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Using Data Before, During, and After Natural Disasters

Using Data Before, During, and After Natural Disasters

One of my kids was a DJ in college and, being from San Diego, liked to play the song “Earthquakes and Sharks” by Brandtson (Google it, catchy song).

I think of that as I am often teased about living in Southern California. People wonder how I can live there with all the earthquakes, fires, mud slides, and raft of other natural disasters.  My answer is that you must take the good with the bad and, by the way, we do not have hurricanes, snowstorms, freezing rain, or tornados.

Even with COVID still in our midst, we have other disasters that Mother Nature will continue to throw at us, and if COVID has taught us anything, it is best to be prepared (or maybe Lion King taught us that)! Luckily there are companies that are using data to make our lives better by predicting natural disasters (whichever form it may take) so we can be prepared, as well as help, during the actual event and the aftermath. Following are just some examples of how data is being used to keep us safer.

Before the panic

With today’s technology we are getting much more sophisticated with the detection of coming problems. While we may not be able to prevent the fire, rainstorm, or earthquake, we can be much better prepared to survive.

One way this is happening is using drones with sensors flying through the back country and valleys of Southern California “sniffing the air” to detect early signs of smoke. Data is also collected about the weather, humidity, air quality, and even  vegetation.

All this IoT data is being collected in near real time, being analyzed with sophisticated predictive analytic algorithms to create prioritized maps to either proactively address the situation or to strategically place assets in case things take a turn for the worse.

During the battle

Once disaster strikes, data becomes even more critical. Counties are using sensors to help direct traffic and clear routes for emergency vehicles, communication companies can re-prioritize service to ensure emergency crews have the bandwidth to stay in constant communication, and utility companies use data to manage power lines and shut down those that can create sparks which further fire dangers.

This all highlights the need for real time data feeds and real time analytics. You cannot fight against a constantly changing danger by relying on old data (even hours old) or by simply producing standards reports. Companies need to assess and respond with targeted and timely actions.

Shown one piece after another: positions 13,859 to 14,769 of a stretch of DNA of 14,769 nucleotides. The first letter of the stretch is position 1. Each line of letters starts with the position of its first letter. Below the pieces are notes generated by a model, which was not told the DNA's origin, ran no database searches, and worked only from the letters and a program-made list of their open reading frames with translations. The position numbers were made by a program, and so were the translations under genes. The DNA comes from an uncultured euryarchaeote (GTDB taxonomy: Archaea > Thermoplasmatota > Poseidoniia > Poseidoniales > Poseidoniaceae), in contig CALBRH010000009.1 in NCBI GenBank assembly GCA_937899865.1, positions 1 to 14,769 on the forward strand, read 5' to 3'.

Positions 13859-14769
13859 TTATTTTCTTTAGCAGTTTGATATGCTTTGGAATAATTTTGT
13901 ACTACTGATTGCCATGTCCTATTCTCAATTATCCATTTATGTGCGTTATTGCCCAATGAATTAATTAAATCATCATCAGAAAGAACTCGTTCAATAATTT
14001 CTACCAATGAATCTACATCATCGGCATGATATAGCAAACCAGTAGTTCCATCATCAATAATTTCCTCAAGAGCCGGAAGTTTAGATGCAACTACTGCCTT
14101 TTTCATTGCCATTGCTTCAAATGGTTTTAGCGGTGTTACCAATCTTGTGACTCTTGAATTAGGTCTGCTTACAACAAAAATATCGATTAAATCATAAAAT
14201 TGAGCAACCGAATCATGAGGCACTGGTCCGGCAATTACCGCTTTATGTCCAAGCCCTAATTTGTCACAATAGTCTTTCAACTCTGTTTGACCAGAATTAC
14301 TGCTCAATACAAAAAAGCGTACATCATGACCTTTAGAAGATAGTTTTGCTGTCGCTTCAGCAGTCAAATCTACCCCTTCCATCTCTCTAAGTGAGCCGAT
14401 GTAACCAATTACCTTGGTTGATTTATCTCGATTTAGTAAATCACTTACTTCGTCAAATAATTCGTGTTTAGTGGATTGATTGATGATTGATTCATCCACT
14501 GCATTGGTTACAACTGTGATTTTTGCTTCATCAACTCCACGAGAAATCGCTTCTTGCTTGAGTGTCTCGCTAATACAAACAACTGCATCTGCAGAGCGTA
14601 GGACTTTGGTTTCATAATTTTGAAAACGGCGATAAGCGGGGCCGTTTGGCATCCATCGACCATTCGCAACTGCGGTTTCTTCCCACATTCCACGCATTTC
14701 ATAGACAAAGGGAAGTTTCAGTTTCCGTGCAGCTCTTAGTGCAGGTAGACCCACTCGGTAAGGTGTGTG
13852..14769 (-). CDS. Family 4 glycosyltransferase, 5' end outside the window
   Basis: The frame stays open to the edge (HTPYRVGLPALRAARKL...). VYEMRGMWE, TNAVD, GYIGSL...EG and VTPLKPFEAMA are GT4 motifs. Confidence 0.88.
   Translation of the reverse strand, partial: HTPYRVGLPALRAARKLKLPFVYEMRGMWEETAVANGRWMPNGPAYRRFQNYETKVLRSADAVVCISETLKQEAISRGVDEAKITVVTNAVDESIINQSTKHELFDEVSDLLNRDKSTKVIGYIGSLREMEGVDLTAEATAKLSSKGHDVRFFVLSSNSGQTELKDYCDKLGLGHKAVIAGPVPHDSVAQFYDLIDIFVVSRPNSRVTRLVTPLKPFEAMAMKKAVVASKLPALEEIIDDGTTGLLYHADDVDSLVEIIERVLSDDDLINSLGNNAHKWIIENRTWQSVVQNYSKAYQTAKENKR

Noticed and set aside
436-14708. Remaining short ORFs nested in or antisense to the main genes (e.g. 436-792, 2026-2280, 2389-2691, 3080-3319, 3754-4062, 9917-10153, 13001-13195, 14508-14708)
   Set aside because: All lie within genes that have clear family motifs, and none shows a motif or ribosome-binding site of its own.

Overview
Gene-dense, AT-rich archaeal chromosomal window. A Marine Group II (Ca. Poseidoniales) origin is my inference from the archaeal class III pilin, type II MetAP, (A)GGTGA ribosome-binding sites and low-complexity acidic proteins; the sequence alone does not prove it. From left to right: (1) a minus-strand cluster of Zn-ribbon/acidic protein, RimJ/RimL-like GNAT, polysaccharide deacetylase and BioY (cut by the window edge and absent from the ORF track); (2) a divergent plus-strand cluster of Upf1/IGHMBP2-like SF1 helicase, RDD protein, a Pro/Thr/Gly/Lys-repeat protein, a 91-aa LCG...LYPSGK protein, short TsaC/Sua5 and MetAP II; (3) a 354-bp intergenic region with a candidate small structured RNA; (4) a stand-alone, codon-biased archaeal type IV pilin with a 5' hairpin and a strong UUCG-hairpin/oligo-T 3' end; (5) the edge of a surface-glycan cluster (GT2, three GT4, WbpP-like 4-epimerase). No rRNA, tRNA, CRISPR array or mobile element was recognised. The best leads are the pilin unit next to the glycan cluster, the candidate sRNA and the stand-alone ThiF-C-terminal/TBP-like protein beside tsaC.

After the fact

Of course, we all know that “this too shall pass” but then we are left with the aftermath of the disaster. People lose homes, buildings or infrastructures are damaged, and we all must try to move on. Again, data helps to provide better resolutions. Insurance companies use data to understand which of their customers are impacted the most and can proactively understand the property and limits of coverage so they can quickly provide relief funds to people.

Data is also used afterwards to understand how to be better prepared for the next disaster.  Where should power lines be moved underground? Which roadways need be expanded to allow heavier emergency vehicles access to critical areas? Should there be new building codes to help minimize exposures? All these questions demand a significant amount of integrated data and sophisticated analytics to delivers real answers that effect real outcomes.

Don’t just survive, thrive

At Teradata we say our mission is that “We transform how businesses work and people live through the power of data” and I firmly believe that is true.  I have seen how this has occurred for over 30 years as we helped various industries become better, which in turn allow people to live a better life. 

In addition to the previous examples, we’ve helped companies in retailing, transportation, and manufacturing be more efficient. We’ve helped companies in the medical and insurance fields be more focused on patient outcomes, and helped financial firms be more protective of our assets by preventing fraud and abuse. We’ve even helped governments provide better social services which reduce or even eliminate suffering like hunger and disease.  You can read more about these stories here.

To close, as we move into the next season of potential disaster, please remember all the folks on the front lines such as the fire fighters, police, doctors and others that risk their lives for us. While you are at it say a quick thanks to the data managers and data scientist that work behind the scenes. The job is not as high profile but as you now know, it is just as critical.

Portrait of Rob Armstrong

Rob Armstrong

Starting with Teradata in 1987, Rob Armstrong has contributed in virtually every aspect of the data warehouse and analytical processing arenas. Rob’s work in the computer industry has been dedicated to data-driven business improvement and more effective business decisions and execution.  Roles have encompassed the design, justification, implementation and evolution of enterprise data warehouses.

In his current role, Rob continues the Teradata tradition of integrating data and enabling end-user access for true self-driven analysis and data-driven actions. Increasingly, he incorporates the world of non-traditional “big data” into the analytical process.  He also has expanded the technology environment beyond the on-premises data center to include the world of public and private clouds to create a total analytic ecosystem.

Rob earned a B.A. degree in Management Science with an emphasis in mathematics and relational theory at the University of California, San Diego. He resides and works from San Diego.

View all posts by Rob Armstrong

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